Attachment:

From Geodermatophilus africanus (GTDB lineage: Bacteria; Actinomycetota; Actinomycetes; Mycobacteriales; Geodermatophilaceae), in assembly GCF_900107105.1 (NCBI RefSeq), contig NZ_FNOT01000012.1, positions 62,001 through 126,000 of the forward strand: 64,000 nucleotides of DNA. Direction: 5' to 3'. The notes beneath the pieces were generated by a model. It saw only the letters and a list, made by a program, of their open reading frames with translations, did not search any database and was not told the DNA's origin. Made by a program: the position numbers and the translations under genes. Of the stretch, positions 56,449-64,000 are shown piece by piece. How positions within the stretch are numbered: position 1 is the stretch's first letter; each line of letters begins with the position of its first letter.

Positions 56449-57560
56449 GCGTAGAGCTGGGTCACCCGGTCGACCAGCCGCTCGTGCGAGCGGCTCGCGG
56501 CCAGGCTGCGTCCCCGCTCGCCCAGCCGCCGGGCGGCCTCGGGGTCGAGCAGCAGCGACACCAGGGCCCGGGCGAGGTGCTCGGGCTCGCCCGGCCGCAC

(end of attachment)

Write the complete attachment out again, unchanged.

From Geodermatophilus africanus (GTDB lineage: Bacteria; Actinomycetota; Actinomycetes; Mycobacteriales; Geodermatophilaceae), in assembly GCF_900107105.1 (NCBI RefSeq), contig NZ_FNOT01000012.1, positions 62,001 through 126,000 of the forward strand: 64,000 nucleotides of DNA. Direction: 5' to 3'. The notes beneath the pieces were generated by a model. It saw only the letters and a list, made by a program, of their open reading frames with translations, did not search any database and was not told the DNA's origin. Made by a program: the position numbers and the translations under genes. Of the stretch, positions 56,449-64,000 are shown piece by piece. How positions within the stretch are numbered: position 1 is the stretch's first letter; each line of letters begins with the position of its first letter.

Positions 56449-57560
56449 GCGTAGAGCTGGGTCACCCGGTCGACCAGCCGCTCGTGCGAGCGGCTCGCGG
56501 CCAGGCTGCGTCCCCGCTCGCCCAGCCGCCGGGCGGCCTCGGGGTCGAGCAGCAGCGACACCAGGGCCCGGGCGAGGTGCTCGGGCTCGCCCGGCCGCAC